Money. Power. Influence. Popularity.

Whatever “it” is — Donald Trump’s got it.

Leveraging his pop culture stardom and personal fortune, the straight-talking multibillionaire real estate mogul has launched a passionate campaign for the highest elected office in the United States. In addition to leading an upheaval in the “conventional wisdom” in American politics, Mr. Trump is also leading in most major opinion polls on the continuing Republican primary contest.

We admire many of the characteristics and accomplishments of Mr. Trump — his disdain for political correctness, his undistilled entrepreneurial spirit, his string of businesses successes (and demonstrated ability to shake off the occasional, inevitable failure), and his eponymous luxury real estate developments across the globe.

On a more personal note, our co-publishers have had the pleasure of spending time with Mr. Trump’s daughter Ivanka, who is a businesswoman, designer, model and TV personality. During a brief visit to Grand Cayman in 2011, where she introduced her Ivanka collection at Diamonds International, Ms. Trump was an impeccable combination of elegance, grace and professionalism. (This speaks well to her upbringing and the working environment of her family’s business empire.)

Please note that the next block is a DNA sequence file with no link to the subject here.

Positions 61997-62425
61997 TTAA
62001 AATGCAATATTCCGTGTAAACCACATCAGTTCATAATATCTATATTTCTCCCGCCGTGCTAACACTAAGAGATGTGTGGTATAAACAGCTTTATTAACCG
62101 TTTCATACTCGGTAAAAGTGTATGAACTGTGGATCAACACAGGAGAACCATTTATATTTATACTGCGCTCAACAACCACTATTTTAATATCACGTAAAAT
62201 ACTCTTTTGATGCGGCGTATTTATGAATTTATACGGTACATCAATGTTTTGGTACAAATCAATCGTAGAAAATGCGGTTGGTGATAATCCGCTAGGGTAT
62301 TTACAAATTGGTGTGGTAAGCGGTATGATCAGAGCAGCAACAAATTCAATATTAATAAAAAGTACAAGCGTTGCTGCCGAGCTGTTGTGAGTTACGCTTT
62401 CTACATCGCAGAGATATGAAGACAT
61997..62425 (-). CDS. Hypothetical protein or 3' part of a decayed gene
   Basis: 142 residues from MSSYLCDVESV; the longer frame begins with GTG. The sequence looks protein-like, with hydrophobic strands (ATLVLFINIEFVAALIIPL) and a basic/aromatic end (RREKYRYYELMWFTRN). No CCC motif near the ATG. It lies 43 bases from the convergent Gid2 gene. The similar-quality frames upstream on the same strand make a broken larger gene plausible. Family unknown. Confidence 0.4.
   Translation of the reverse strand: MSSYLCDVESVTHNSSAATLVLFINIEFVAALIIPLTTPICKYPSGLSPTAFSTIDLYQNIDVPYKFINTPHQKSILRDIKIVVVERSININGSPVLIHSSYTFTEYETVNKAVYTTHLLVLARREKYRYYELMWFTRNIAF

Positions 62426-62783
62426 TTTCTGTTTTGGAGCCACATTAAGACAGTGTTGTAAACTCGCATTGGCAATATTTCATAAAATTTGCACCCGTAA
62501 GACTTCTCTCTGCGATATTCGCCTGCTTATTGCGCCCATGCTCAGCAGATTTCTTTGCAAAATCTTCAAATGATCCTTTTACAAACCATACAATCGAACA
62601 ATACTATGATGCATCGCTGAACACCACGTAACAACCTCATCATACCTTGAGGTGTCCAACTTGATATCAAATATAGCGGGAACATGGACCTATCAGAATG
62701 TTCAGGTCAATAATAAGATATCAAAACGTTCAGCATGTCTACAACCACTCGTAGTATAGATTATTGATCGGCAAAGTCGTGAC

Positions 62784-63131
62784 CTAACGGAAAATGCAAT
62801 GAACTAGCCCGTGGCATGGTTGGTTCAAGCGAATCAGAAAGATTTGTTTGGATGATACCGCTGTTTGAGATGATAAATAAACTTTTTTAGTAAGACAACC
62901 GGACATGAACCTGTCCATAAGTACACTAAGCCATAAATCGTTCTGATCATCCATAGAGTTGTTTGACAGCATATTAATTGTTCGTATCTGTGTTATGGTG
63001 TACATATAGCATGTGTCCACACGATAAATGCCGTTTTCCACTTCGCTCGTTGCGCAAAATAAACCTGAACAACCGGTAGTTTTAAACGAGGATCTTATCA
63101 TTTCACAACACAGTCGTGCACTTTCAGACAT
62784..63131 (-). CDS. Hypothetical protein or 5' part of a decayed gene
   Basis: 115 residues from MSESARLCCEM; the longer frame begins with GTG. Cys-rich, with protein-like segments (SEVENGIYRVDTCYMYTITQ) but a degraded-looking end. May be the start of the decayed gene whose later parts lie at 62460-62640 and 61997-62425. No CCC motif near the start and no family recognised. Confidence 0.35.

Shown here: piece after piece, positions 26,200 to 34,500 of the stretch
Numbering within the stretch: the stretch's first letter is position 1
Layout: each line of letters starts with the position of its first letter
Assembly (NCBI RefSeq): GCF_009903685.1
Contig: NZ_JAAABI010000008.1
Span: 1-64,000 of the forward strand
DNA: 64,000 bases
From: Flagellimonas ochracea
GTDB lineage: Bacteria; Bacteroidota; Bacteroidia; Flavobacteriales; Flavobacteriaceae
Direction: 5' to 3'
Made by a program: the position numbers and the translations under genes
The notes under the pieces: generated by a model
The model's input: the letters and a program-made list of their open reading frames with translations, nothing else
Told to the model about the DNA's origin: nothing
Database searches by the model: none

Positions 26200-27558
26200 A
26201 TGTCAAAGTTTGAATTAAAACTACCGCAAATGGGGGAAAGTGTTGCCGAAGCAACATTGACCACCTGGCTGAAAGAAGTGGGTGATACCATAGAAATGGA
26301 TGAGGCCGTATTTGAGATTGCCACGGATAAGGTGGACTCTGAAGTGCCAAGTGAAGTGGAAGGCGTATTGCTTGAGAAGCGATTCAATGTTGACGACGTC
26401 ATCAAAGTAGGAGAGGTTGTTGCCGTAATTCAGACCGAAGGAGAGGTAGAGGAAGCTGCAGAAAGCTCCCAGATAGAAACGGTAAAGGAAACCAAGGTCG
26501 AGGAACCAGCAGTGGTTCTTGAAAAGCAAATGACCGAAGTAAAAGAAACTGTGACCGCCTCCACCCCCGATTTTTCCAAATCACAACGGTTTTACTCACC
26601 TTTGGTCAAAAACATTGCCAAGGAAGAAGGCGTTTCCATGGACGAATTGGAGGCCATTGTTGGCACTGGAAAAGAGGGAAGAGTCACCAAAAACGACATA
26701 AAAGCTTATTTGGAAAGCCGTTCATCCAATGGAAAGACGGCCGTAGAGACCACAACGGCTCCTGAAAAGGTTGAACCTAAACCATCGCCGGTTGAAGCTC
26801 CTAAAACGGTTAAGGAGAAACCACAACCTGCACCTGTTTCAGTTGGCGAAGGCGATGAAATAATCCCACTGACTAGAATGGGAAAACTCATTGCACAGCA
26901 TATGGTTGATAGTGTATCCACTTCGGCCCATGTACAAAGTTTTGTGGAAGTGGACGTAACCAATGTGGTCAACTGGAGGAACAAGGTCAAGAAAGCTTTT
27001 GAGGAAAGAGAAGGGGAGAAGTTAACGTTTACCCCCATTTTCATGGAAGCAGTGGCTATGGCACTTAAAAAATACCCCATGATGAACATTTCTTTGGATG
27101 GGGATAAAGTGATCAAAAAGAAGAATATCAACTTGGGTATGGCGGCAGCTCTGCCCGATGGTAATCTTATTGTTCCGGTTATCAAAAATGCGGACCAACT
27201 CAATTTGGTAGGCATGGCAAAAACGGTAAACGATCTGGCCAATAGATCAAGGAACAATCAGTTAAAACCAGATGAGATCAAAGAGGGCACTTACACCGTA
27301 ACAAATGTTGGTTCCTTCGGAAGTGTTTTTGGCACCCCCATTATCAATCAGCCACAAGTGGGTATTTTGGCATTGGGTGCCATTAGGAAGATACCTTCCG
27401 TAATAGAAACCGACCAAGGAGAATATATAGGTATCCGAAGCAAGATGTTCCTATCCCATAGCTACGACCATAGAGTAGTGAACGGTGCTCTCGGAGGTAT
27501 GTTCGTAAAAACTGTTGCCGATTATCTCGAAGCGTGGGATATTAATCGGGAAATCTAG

If Mr. Trump weren’t running for president of the United States, in fact, we’d be keen on inviting him down to the Cayman Islands to attempt to persuade him to invest in a golf course, resort development, skyscraper, maybe all of the above. “Trump” and “Cayman” — Could there be a better duo?

However, Mr. Trump is running for president. And as good for Cayman as developer Trump would be — that’s how potentially bad for Cayman that President Trump might be.

You see, one of the key planks in Mr. Trump’s economic platform is the “repatriation” of American corporations, and their potential tax revenue. Basically, by revising the U.S. tax code and offering certain incentives, Mr. Trump would seek to bring those American companies and their earnings back to the U.S.

That sort of philosophy, of course, is bad news for jurisdictions such as Cayman. We, after all, are in the business of keeping such money parked securely offshore. When it comes to corporate profits, America’s “loss” is Cayman’s “gain.”

In response to the above scenario, we anticipate two points of contention. Does Mr. Trump have a real chance at becoming president? And, does the identity of the U.S. president actually make a difference to Cayman?